A Dozen Revisions

My overall revision strategy is to approach my writing knowing that I will constantly rewrite and revise from start to finish. The image below is a screenshot of the multiple versions of a research paper I wrote last semester for an independent study. I saved the document as a new version whenever I made significant global changes or deleted a substantial amount of writing that was no longer valuable. In about seven weeks, this turned out to be a dozen major revisions. This is what my folder looked like by the time I submitted my final project:

revisions 0-12

I’ll briefly describe my revision process from one version to the next:

  • Paper v0 – This is not actually a paper in any traditional sense. It is a compilation of my ideas and notes from my primary texts, organized by categories of analysis.
  • Paper v1 – Still not really a coherent paper, but this version incorporates most of my secondary sources (research on history, critical theory, etc.).
  • Paper v2 – I started actually writing: I analyzed the textual evidence and made connections between them and the historical and ideological contexts.
  • Paper v3 – After rereading v2, I realized it was still a mess, way too long, and unclear. I deleted a lot of what did not fit or add to my overall argument (still not articulated).
  • Paper v4 – Running out of time before my first deadline, I read through my paper one more time, rewriting as I read and hastily writing an introduction. Without time to formulate a conclusion, I submitted this fourth version as my “first draft.”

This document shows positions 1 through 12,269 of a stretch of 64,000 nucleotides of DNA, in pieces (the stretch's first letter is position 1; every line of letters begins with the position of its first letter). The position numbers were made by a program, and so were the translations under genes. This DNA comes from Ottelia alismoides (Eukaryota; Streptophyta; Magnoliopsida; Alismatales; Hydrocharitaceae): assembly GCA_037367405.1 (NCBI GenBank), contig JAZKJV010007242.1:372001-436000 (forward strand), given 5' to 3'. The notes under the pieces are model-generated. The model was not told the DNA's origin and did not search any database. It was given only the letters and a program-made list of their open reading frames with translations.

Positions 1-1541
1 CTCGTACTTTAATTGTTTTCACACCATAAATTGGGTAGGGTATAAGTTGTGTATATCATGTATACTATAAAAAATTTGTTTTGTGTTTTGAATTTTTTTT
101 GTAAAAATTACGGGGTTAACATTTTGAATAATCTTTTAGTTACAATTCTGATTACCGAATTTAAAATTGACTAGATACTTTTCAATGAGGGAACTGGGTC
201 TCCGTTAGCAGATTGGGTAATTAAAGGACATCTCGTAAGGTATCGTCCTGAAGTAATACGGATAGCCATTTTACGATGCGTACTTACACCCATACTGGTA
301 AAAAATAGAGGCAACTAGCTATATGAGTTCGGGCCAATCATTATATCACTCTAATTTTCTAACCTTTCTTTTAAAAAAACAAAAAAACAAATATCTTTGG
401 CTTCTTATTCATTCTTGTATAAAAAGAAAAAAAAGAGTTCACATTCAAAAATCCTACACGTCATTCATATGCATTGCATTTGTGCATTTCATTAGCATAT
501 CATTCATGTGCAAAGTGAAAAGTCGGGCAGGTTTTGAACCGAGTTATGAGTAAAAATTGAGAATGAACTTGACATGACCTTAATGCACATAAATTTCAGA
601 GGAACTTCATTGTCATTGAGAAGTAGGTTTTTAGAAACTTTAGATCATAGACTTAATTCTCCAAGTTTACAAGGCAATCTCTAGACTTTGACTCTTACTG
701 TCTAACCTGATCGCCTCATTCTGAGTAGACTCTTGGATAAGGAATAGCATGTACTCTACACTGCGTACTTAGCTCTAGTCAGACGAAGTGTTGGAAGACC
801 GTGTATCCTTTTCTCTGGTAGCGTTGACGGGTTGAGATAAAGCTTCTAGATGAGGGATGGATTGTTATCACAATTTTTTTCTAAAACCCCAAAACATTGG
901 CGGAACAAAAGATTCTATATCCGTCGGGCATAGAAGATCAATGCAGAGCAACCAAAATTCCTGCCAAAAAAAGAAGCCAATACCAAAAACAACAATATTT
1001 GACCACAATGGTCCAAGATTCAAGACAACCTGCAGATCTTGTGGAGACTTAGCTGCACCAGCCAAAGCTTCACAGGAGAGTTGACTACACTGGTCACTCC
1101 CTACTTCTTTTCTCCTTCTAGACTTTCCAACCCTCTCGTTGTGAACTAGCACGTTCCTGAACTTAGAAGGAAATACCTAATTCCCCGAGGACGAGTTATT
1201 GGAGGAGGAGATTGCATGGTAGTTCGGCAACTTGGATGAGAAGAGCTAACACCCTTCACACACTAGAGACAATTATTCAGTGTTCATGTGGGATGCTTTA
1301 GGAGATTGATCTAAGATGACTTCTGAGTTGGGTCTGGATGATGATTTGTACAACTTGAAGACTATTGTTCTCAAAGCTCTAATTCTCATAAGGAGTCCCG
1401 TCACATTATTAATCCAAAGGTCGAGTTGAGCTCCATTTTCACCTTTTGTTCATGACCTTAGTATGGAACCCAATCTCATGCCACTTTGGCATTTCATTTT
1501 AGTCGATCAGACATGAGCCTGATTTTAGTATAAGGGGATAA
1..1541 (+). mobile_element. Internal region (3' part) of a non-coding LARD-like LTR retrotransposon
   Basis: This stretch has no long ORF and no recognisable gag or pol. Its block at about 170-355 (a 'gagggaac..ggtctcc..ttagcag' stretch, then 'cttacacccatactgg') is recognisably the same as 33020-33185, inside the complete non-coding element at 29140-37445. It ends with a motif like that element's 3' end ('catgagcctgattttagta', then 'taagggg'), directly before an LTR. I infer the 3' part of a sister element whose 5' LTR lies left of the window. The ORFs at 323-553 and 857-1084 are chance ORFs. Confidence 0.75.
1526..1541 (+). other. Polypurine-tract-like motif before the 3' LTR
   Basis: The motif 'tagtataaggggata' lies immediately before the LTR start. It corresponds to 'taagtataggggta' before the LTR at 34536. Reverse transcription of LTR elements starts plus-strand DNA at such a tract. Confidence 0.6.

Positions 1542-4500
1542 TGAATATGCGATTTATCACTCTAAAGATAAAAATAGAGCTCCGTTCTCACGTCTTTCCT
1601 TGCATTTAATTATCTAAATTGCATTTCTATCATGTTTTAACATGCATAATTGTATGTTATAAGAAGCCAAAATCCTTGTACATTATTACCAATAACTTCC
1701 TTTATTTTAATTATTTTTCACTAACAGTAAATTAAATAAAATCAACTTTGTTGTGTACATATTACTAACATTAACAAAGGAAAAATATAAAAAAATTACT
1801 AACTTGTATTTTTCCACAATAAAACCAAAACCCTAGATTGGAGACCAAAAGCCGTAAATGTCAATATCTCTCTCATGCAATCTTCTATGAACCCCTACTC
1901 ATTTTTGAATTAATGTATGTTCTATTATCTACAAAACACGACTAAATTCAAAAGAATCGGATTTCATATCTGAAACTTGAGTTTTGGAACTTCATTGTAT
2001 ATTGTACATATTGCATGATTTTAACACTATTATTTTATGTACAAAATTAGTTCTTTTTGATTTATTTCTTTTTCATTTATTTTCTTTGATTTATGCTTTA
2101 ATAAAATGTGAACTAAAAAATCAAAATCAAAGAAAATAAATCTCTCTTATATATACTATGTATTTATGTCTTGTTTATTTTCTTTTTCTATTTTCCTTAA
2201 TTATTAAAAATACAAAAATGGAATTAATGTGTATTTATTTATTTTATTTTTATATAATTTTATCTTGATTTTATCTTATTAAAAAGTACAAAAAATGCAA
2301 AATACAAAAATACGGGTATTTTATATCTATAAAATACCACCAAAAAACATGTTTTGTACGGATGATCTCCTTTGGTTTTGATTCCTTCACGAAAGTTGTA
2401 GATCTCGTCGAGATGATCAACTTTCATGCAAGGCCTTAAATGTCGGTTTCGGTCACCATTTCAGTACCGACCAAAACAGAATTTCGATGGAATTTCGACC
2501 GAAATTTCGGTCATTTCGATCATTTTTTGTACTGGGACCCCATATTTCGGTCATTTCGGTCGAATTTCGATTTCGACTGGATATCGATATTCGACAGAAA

• Paper v5 – After receiving feedback from my professor, this version includes more historical and theoretical background. I also re-organized two of my four categories of analysis, and this substantial reorganization also meant more rewriting.
  • Paper v6 – Another front-to-back read through: rewriting, slashing, adding, re-consulting texts and sources, moving entire paragraphs around, rewriting transitions, etc.
  • Paper v7 – Rewrote my introduction and central argument and revised the rest of the paper accordingly.
  • Paper v8 – Another full read-through with rewriting/moving/deleting/adding along the way. This version finally has a conclusion and was submitted as my “second draft.”
  • Paper v9 – Reflects my first attempt at responding to my professor’s very helpful feedback, which pointed out global concerns such as transitions, and some areas needing more development. This version includes some new writing, but my revisions were focused on the most critical concerns.
  • Paper v10 – This version includes everything it can possibly include for the purposes and scope of this project. I read through the entire paper, making revisions on transitions, introduction, and conclusion (yet again).
  • Paper v11 – My “final” proofread. I printed a hard copy of v10 and read it in its entirety, focusing primarily on sentence-level concerns, but I also noticed some areas that still needed work and revised for clarity. When I completed v11, I asked my husband to read it, hoping he would find only minor, easily corrected typographical errors. Instead, he pointed out a major gap in my discussion on literary criticism. I was ultimately grateful because I kept putting that part off for “later” since I wasn’t sure what to say.
  • Paper v12 – In response to the feedback received on v11, I was at a loss so began freewriting about what I did know, and this led me to make connections that I couldn’t seem to make before. I explained this connection in my paper and submitted this as my final version.

So, this is my very long and convoluted writing/rewriting/revision process. It is a mess, and I could certainly improve by being more focused from the beginning, but I’m still working on that.

 

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